“I want Javeriya to make a name for herself and we are happy she got the opportunity to go to America!”

[Photographs Available]

 WFS Ref: INDO630R 1200 words

Teen Clubs Oppose Early Marriages
Azera Parveen Rahman

While a wedding amidst the verdant, picturesque tea gardens of Assam may seem to be idyllic, even dreamy, the scenario can instantly turn frightful if the bride is a vulnerable, unsuspecting adolescent. Unfortunately, in the rolling hills of the northeastern state, which, incidentally is the largest producer of tea in India, it’s not uncommon for girls to get hitched by the time they hit their early teens. Yet, Seema, 15, from a Dibrugarh district tea garden, managed to escape this dreadful fate because she decided to share her story with her friend, Rumi, 13, and other members of their area Adolescent Girls Club, one of the many being run with the support of the Assam Branch of the Indian Tea Association (ABITA). The youngsters staged an intervention and successfully talked her parents out of it. According to government data, although the prevalence of child marriage in Assam, at 40 per cent, is lower than the national average there are pockets, such as the tea gardens, where the practice is widespread. These figures are just the reflection of ignorance, illiteracy, poor health and poverty that plagues the community. However, in youngsters like Seema, who is back to school now, lies the hope for some much needed change of mindset.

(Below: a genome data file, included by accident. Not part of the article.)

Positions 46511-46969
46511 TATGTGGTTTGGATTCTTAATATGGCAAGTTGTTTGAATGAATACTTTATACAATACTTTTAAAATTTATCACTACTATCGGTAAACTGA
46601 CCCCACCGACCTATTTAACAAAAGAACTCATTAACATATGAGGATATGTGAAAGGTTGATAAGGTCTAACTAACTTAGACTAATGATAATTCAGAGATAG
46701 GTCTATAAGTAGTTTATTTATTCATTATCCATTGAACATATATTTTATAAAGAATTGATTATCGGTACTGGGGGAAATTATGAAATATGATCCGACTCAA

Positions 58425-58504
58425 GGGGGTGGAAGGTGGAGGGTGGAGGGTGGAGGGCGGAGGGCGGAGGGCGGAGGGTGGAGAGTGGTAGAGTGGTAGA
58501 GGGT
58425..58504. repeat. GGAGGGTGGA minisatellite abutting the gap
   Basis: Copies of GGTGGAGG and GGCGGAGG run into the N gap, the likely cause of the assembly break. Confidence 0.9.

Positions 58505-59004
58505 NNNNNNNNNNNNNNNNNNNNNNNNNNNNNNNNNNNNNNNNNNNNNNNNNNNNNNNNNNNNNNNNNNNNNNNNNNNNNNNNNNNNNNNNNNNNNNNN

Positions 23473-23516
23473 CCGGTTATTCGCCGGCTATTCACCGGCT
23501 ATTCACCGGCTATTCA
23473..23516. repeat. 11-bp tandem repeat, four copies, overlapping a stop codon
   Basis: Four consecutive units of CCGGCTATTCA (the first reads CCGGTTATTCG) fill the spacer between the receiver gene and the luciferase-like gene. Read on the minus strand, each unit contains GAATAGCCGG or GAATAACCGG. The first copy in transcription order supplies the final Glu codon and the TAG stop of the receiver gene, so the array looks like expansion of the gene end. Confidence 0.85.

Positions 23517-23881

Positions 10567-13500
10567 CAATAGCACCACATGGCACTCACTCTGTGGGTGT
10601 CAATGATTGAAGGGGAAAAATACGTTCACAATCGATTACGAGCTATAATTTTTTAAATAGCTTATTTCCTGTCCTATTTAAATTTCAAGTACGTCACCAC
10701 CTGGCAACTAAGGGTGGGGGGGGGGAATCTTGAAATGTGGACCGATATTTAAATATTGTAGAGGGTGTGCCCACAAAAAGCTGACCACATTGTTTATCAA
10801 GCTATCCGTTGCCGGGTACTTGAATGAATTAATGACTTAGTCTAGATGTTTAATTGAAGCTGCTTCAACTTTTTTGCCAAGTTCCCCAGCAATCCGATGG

“I am in Class 12 and want to do a course in nursing. It is because girls remain illiterate that they agree to early marriages. Most girls in our labour line are studying today and you won’t find any cases of child marriage there!”

[Photographs Available]

 WFS Ref: INDN402R 1250 words